Matching Properties of Deep Sub-Micron MOS Transistors examines this interesting phenomenon. Microscopic fluctuations cause stochastic parameter fluctuations that affect the accuracy of the MOSFET. For analog circuits this determines the trade-off between speed, power, accuracy and yield. Furthermore, due to the down-scaling of device dimensions, transistor mismatch has an increasing impact on digital circuits. The matching properties of MOSFETs are studied at several levels of abstraction:
A simple and physics-based model is presented that accurately describes the mismatch in the drain current. The model is illustrated by dimensioning the unit current cell of a current-steering D/A converter.
The most commonly used methods to extract the matching properties of a technology are bench-marked with respect to model accuracy, measurement accuracy and speed, and physical contents of the extracted parameters.
The physical origins of microscopic fluctuations and how they affect MOSFET operation are investigated. This leads to a refinement of the generally applied 1/area law. In addition, the analysis of simple transistor models highlights the physical mechanisms that dominate the fluctuations in the drain current and transconductance.
The impact of process parameters on the matching properties is discussed.
The impact of gate line-edge roughness is investigated, which is considered to be one of the roadblocks to the further down-scaling of the MOS transistor.
Matching Properties of Deep Sub-Micron MOS Transistors is aimed at device physicists, characterization engineers, technology designers, circuit designers, or anybody else interested in the stochastic properties of the MOSFET.
Fluffy is a sleek and lovely kitty. Her claws are manicured and her home is spotless.
This unique title allows budding young engineers, architects, and designers to use their personal creativity to design communities and their spaces. Through engaging photographs, clear explanations, and realistic activities, readers will be inspired to design parks and other elements that make communities enjoyable and accessible for all people. Opportunities to take plans from paper to screen build digital skills, making projects diverse and multi-level for all types of readers.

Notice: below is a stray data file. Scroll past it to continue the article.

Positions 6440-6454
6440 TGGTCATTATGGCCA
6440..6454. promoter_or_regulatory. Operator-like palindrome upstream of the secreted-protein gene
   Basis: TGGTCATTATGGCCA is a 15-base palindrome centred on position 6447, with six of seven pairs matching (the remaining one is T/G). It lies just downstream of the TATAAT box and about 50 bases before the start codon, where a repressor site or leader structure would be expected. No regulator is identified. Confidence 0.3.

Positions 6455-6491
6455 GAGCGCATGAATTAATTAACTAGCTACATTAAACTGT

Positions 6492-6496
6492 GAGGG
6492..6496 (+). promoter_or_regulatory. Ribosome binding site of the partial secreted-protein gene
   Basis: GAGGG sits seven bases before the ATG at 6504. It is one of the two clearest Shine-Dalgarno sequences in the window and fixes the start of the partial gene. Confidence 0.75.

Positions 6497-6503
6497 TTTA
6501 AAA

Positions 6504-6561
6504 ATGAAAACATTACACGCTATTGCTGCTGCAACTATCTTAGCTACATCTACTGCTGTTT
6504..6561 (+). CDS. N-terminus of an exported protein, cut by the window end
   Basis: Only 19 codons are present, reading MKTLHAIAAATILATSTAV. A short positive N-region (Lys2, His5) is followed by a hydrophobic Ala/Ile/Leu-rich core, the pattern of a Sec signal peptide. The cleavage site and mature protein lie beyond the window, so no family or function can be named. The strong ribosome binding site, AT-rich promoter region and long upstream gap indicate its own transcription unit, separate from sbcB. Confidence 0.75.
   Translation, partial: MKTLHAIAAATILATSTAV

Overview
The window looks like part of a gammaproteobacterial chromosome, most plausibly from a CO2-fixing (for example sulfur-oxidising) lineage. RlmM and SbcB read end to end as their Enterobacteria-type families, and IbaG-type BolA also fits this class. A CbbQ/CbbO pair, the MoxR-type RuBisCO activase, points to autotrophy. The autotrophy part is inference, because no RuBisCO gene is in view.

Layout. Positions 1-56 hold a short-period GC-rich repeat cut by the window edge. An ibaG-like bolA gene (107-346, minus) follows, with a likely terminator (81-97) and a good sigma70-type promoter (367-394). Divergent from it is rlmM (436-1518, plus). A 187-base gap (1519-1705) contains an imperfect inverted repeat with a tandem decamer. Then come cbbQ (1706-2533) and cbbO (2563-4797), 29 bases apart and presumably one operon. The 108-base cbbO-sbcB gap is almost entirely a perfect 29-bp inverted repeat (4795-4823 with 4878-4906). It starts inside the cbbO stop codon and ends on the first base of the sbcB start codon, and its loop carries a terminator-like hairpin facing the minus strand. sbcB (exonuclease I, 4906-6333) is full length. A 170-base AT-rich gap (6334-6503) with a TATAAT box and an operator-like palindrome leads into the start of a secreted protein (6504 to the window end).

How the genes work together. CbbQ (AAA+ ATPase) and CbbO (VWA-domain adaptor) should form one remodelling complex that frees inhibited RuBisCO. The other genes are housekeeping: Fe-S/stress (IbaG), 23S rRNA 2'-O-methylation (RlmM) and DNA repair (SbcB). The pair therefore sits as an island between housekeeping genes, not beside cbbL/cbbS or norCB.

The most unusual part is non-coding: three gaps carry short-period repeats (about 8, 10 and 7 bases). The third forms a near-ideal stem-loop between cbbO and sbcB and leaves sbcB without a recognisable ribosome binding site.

Create low power, higher performance circuits with shorter design times using this practical guide to asynchronous design. This practical alternative to conventional synchronous design enables performance close to full-custom designs with design times that approach commercially available ASIC standard cell flows. It includes design trade-offs, specific design examples, and end-of-chapter exercises. Emphasis throughout is placed on practical techniques and real-world applications, making this ideal for circuit design students interested in alternative design styles and system-on-chip circuits, as well as circuit designers in industry who need new solutions to old problems.
O'Neill's first version of this play, begun in January 1919, was titled Chris Christopherson and performed as Chris in out-of-town tryouts. O'Neill revised it radically, changing the barge captain's daughter Anna from a pure woman needing to be protected into a prostitute who finds reformation and love from life on the sea. The new version, play, now titled Anna Christie, had its premiere on Broadway at the Vanderbilt Theatre on 2 November 1921, and ran for 177 performances before closing in April 1923. The production was staged by Arthur Hopkins and starred Pauline Lord.
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